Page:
The doomsters’ favourite subject today is climate change. This has a number of attractions for them. First, the science is extremely obscure so they cannot easily be proved wrong. Second, we all have ideas about the weather: traditionally, the English on first acquaintance talk of little else. Third, since clearly no plan to alter climate could be considered on anything but a global scale, it provides a marvellous excuse for worldwide, supra-national socialism. All this suggests a degree of calculation. Yet perhaps that is to miss half the point. Rather, as it was said of Hamlet that there was method in his madness, so one feels that in the case of some of the gloomier alarmists there is a large amount of madness in their method.  — Margaret Thatcher, Statecraft, HarperCollins 2002

It is a tragedy that Lady T’s passing has been the occasion for unreconstructed leftists, Commies and assorted Trots to celebrate their opposition to her memory.  Their behaviour has been beyond the bounds of both politics and decency.  They have formed a Coalition of the Ignorant, the Small-Minded and the Mean-Spirited.  There is little they can do, of course, to demean her memory, which will shine on like a beacon long after her critics are forgotten, but they demean and debase themselves, and in the process they also demean their country.  We are all the poorer for their actions.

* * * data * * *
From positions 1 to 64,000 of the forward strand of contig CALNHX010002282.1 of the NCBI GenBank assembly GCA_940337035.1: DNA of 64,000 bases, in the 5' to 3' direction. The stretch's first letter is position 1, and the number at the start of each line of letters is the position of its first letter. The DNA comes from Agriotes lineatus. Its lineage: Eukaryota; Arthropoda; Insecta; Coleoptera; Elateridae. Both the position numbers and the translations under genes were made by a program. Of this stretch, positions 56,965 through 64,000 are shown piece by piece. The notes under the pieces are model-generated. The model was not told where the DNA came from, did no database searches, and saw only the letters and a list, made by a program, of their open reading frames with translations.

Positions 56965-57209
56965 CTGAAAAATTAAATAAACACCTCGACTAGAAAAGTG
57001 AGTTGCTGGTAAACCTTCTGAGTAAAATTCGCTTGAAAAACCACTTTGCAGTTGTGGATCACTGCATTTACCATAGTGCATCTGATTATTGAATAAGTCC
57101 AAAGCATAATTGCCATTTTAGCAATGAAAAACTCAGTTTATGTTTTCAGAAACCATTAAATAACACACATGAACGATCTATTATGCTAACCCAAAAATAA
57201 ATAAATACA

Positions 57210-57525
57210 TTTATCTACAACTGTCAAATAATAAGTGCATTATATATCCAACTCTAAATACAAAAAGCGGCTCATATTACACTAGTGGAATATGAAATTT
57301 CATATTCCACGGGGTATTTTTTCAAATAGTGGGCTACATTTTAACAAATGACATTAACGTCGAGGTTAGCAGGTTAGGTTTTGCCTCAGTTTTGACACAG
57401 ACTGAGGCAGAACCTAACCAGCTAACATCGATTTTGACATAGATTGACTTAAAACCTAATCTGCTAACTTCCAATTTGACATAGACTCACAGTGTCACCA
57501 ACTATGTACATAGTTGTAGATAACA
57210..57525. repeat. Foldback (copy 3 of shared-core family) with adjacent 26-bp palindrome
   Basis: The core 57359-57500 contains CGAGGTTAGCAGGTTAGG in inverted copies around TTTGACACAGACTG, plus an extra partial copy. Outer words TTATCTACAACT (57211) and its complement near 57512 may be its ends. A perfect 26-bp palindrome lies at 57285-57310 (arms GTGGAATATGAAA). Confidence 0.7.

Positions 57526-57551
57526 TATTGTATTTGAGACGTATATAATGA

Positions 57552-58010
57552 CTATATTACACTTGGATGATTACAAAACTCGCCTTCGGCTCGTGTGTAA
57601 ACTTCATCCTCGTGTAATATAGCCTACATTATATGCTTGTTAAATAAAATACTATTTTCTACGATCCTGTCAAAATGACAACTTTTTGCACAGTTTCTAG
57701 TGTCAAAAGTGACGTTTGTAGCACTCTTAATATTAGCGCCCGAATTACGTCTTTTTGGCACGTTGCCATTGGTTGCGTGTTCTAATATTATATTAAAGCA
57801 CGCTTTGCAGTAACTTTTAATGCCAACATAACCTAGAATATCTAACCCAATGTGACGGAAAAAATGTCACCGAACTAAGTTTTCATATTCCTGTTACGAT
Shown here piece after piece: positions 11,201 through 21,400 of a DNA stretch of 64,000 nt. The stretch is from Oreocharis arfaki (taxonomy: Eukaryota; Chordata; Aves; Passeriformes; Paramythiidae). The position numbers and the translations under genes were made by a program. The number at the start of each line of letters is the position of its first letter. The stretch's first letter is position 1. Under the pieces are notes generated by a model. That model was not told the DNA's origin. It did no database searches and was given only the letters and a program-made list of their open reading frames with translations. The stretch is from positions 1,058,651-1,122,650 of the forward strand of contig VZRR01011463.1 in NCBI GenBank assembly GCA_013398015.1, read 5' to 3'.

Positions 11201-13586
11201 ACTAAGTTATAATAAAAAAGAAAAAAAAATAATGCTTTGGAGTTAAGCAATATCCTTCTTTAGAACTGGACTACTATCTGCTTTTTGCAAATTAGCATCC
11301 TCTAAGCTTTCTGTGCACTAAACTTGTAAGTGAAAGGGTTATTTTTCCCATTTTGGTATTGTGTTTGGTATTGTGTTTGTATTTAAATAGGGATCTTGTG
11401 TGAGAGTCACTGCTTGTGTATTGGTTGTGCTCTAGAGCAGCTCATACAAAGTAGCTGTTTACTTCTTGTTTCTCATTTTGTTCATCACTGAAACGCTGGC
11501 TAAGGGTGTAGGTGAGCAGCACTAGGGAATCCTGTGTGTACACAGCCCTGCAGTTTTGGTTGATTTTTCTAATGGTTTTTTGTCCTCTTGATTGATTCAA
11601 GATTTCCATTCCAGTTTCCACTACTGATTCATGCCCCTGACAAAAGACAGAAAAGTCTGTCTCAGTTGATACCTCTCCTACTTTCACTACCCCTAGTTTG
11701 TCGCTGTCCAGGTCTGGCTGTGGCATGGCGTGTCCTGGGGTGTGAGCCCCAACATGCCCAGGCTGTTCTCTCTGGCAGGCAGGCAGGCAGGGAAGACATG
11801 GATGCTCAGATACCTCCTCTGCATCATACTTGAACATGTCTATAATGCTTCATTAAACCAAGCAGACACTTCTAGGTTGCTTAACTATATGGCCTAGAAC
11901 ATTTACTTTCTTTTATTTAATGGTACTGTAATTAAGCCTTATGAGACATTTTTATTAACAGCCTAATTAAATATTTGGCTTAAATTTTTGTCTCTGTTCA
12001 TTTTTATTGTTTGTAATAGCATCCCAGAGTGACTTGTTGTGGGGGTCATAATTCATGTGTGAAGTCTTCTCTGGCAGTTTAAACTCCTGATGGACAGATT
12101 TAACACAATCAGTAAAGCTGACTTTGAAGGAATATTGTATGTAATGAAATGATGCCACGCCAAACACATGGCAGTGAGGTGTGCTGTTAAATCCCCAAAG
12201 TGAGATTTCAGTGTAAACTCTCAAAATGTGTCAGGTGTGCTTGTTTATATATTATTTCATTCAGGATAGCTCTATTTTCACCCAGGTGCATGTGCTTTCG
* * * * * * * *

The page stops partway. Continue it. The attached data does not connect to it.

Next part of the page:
I am struck in particular by the Union leaders from the mining industry, who criticise Lady T as if they thought that they (and perhaps their children and grandchildren) had a divine right to mining jobs in perpetuity, whether or not the coal was there, and whether or not it could be economically extracted.  Writing as UKIP’s energy spokesman, I am rather keen on coal, but I accept that its extraction and supply have to be subject to normal commercial criteria, and we all have to recognise that no one has a right to a job for life.

The BBC has not distinguished itself over the issue of the Wizard of Oz song, which has been “Chart-Jacked” (I believe this is term) in order to get it played on Radio 1.  There appears to be a clash here between freedom of speech on the one hand, and common decency on the other.  But I think the proper response would have been straightforward.  The chart is meant to reflect public preferences in music.  The Witch song is clearly and demonstrably a political stunt, not an æsthetic preference, and therefore it has no place in a music programme.  It has already had too much coverage on news programmes.